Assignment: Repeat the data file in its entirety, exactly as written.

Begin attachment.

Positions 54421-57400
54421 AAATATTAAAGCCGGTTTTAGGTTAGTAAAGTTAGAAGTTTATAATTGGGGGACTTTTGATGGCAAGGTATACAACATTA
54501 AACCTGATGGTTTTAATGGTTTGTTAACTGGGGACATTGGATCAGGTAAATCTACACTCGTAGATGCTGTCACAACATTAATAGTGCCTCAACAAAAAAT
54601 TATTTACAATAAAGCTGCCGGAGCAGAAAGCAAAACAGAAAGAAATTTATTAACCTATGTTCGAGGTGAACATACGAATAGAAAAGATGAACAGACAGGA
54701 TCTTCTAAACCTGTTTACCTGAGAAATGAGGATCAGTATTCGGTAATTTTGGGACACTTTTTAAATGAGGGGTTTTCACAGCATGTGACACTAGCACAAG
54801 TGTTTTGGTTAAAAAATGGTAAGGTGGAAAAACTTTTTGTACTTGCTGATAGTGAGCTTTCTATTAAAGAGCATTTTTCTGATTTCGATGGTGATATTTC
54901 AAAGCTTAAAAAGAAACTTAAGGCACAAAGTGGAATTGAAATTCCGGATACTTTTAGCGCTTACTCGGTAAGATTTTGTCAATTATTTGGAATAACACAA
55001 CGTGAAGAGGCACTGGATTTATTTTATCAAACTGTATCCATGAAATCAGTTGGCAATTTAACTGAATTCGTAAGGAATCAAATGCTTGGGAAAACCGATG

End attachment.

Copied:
Positions 54421-57400
54421 AAATATTAAAGCCGGTTTTAGGTTAGTAAAGTTAGAAGTTTATAATTGGGGGACTTTTGATGGCAAGGTATACAACATTA
54501 AACCTGATGGTTTTAATGGTTTGTTAACTGGGGACATTGGATCAGGTAAATCTACACTCGTAGATGCTGTCACAACATTAATAGTGCCTCAACAAAAAAT
54601 TATTTACAATAAAGCTGCCGGAGCAGAAAGCAAAACAGAAAGAAATTTATTAACCTATGTTCGAGGTGAACATACGAATAGAAAAGATGAACAGACAGGA
54701 TCTTCTAAACCTGTTTACCTGAGAAATGAGGATCAGTATTCGGTAATTTTGGGACACTTTTTAAATGAGGGGTTTTCACAGCATGTGACACTAGCACAAG
54801 TGTTTTGGTTAAAAAATGGTAAGGTGGAAAAACTTTTTGTACTTGCTGATAGTGAGCTTTCTATTAAAGAGCATTTTTCTGATTTCGATGGTGATATTTC
54901 AAAGCTTAAAAAGAAACTTAAGGCACAAAGTGGAATTGAAATTCCGGATACTTTTAGCGCTTACTCGGTAAGATTTTGTCAATTATTTGGAATAACACAA
55001 CGTGAAGAGGCACTGGATTTATTTTATCAAACTGTATCCATGAAATCAGTTGGCAATTTAACTGAATTCGTAAGGAATCAAATGCTTGGGAAAACCGATG